50 Shades Darker: The New H. Moser & Cie. Endeavour Perpetual Calendar Gets a Tantalum Case

The Abyss Blue fumé dial in a dark grey tantalum case makes the new Endeavour Perpetual Calendar visually stunning
50 Shades Darker: The New H. Moser & Cie. Endeavour Perpetual Calendar Gets a Tantalum Case
February 24, 2023
50 Shades Darker: The New H. Moser & Cie. Endeavour Perpetual Calendar Gets a Tantalum Case

Designed to adjust days, dates and years correctly until the year 2100, perpetual calendars have carved a niche for themselves since their inception in 1518. H. Moser & Cie. is one of the leading contemporary timepiece makers that have elevated this complication to a whole new level of technical excellence.

In celebration of H. Moser & Cie.’s signature complication, the Endeavour Perpetual Calendar with a Funky Blue fumé dial and a transparent logo embodies the brand’s less is more philosophy.

The brand’s signature Endeavour Perpetual Calendar made its debut in 2006. Known for using some of the rarest materials for its models, the marquee timepiece maker has now opted for a tantalum case for its newest Endeavour Perpetual Calendar variant, namely Endeavour Perpetual Calendar Tantalum Blue Enamel (Ref. 1800-2000).

Gustav Ekeberg explained the name tantalum in less exciting terms – “partly in allusion to its incapacity, when immersed in acid, to absorb any and be saturated".

Back in 2006, the Endeavour Perpetual Calendar came on a 42 mm white gold case with a blue fumé dial. Rather than inundating the dial with windows, this perpetual calendar used a small hand in the centre and 12 indices to represent months. The watch had a HMC 800 movement with 168 hours (seven days) of power reserve. 

H. Moser & Cie. Streamliner Tourbillon  in Gold and Vantablack

Sophisticated materials have always been the top preference for the luxury watchmaker. For instance, last year, the brand unveiled the Streamliner Tourbillon Vantablack in a new Vantablack dial that had the capability to absorb 99.99% of light.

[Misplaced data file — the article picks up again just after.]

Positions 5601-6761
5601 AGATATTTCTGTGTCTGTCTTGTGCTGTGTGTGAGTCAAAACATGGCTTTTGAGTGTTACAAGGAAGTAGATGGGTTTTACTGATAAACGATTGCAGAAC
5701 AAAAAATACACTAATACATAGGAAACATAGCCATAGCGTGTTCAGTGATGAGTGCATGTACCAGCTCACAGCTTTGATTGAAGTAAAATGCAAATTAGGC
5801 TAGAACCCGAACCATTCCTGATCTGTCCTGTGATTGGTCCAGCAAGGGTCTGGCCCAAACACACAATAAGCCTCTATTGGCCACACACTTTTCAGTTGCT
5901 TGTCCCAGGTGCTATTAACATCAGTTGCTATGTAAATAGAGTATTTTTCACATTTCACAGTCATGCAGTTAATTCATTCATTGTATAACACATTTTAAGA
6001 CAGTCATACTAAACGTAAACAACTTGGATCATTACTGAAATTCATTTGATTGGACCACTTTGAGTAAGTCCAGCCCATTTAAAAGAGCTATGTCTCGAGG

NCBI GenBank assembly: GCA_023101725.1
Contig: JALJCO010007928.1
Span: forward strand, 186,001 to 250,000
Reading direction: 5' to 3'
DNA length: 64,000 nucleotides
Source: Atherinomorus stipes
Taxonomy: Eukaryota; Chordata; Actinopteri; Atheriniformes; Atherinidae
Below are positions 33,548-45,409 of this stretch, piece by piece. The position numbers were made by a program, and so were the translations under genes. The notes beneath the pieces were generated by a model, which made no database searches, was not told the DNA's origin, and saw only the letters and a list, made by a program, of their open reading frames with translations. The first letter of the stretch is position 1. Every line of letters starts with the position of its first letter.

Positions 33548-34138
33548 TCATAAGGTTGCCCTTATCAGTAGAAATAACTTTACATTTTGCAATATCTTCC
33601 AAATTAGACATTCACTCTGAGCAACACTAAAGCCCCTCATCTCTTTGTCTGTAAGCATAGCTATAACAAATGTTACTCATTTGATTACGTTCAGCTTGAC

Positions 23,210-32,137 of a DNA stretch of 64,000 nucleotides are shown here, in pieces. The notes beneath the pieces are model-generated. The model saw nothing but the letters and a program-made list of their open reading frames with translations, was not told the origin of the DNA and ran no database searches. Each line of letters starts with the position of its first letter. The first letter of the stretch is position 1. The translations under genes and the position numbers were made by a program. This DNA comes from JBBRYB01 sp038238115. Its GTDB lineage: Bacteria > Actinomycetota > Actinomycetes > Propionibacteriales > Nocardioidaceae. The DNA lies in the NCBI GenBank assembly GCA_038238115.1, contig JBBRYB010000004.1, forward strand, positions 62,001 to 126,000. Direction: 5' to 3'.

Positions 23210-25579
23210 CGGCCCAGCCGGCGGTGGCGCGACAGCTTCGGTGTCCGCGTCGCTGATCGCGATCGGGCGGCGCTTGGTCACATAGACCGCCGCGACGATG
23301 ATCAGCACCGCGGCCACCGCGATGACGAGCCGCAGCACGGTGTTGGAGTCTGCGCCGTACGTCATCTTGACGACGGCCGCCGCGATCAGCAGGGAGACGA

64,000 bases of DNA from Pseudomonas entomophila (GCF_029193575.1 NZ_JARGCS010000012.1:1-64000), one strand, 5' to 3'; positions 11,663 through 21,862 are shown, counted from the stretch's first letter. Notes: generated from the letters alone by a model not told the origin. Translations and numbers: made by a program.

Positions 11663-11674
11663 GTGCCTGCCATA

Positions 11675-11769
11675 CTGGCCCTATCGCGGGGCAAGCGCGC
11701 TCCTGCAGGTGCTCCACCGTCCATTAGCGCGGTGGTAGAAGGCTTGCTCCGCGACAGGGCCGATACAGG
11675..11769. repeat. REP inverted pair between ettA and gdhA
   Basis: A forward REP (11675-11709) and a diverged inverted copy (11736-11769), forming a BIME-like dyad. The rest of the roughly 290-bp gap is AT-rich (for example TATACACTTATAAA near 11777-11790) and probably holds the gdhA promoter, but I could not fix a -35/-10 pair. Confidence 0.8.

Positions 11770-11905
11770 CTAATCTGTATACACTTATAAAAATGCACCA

This new H. Moser & Cie. Endeavour Perpetual Calendar Tantalum Blue Enamel is the manufacture’s first use of this highly corrosion-resistant blue-grey metal.

This year, for its latest perpetual calendar iteration, H. Moser & Cie. has used tantalum (Ta), a very hard, silver-grey metal, characterised by its high density, extremely high melting point (3000 °C) and excellent resistance to all acids, except for hydrofluoric acid, at ordinary temperatures. The name of this rare metal is derived from Greek mythology. For the first time, this metal has been used in the brand’s history. Tantalum does not react with most chemical agents. Its dark grey colour is enhanced by bluish reflections and it does not get tarnished easily. 

The tantalum case reflects the light by producing shades of anthracite grey and metallic blue

The new perpetual calendar variant is almost similar to the watch that was launched in 2006. The only difference is that this new timepiece comes on a tantalum and steel case, measuring 42 mm, with a slightly different Abyss Blue fumé dial. 

The engrained gold base reveals a pattern that looks like it has been hammered repeatedly.

The dial comes with signature detailing, such as the seconds dial at 6 o'clock, the power reserve indicator at 9 o’clock, the big date display at 3 o’clock, the leap year cycle indicator on the movement side and the month indicator via the central hand. The 12 indices represent each month, similar to what was offered on the 2006 model. The watch has a leaf-shaped hour and minute hand.

The hand-wound HMC 800 calibre allows the watch to be set using the crown any time of day or night.

This 2023 model has the same movement and power reserve as its 2006 counterpart. Turning the watch over reveals the sapphire skeleton caseback made of stainless steel. Completing the watch is a hand-stitched grey kudu leather with a steel folding clasp, engraved with the Moser logo.

Image Credits: H. Moser & Cie.